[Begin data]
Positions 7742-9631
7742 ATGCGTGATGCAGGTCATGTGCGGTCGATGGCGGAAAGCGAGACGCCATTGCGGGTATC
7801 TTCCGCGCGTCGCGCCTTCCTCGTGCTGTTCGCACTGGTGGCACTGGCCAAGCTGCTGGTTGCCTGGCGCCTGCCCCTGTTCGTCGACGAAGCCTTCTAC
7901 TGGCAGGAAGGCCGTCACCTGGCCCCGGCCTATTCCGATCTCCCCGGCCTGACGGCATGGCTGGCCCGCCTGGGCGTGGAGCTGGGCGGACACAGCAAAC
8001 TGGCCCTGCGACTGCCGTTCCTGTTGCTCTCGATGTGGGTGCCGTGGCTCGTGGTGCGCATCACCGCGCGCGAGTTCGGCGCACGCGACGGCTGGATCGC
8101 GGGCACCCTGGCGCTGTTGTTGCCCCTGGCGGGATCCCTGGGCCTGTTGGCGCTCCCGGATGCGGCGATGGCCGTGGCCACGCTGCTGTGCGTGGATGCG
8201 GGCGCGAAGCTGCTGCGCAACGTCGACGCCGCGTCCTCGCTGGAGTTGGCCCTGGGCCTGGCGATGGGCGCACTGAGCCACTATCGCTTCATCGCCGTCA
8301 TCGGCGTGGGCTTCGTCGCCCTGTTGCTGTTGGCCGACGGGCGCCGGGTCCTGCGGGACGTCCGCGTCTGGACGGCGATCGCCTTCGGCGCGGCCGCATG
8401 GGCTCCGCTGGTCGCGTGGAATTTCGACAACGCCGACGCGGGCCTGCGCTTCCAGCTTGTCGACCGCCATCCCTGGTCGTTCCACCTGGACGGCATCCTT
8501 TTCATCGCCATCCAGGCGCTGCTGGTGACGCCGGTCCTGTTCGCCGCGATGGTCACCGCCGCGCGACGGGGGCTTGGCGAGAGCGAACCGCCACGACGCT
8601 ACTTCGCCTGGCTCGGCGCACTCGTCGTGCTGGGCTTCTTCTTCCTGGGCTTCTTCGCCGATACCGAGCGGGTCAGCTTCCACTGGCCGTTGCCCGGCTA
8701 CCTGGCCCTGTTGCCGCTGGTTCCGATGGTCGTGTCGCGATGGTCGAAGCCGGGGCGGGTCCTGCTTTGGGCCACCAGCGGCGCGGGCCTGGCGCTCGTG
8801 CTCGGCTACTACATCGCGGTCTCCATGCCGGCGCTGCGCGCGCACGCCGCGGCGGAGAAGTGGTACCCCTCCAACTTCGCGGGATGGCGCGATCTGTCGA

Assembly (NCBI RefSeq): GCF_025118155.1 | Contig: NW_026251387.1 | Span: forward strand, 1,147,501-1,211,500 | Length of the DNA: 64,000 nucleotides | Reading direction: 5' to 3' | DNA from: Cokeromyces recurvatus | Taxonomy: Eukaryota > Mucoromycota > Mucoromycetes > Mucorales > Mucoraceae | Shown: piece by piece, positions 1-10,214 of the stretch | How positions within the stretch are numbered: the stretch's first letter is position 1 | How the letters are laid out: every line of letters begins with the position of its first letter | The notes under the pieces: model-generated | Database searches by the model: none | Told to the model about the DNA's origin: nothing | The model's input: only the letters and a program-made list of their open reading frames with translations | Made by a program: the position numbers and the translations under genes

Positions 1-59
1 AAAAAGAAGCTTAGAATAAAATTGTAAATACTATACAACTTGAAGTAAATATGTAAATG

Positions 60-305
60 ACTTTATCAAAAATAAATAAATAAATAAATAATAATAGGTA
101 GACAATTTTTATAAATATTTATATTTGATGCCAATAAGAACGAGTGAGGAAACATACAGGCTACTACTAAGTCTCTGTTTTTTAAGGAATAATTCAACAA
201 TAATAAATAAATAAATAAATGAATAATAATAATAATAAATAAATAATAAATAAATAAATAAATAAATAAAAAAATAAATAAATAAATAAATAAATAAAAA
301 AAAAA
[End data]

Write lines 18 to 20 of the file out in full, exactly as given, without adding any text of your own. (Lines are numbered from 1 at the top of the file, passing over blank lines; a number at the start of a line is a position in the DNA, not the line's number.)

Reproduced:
60 ACTTTATCAAAAATAAATAAATAAATAAATAATAATAGGTA
101 GACAATTTTTATAAATATTTATATTTGATGCCAATAAGAACGAGTGAGGAAACATACAGGCTACTACTAAGTCTCTGTTTTTTAAGGAATAATTCAACAA
201 TAATAAATAAATAAATAAATGAATAATAATAATAATAAATAAATAATAAATAAATAAATAAATAAATAAAAAAATAAATAAATAAATAAATAAATAAAAA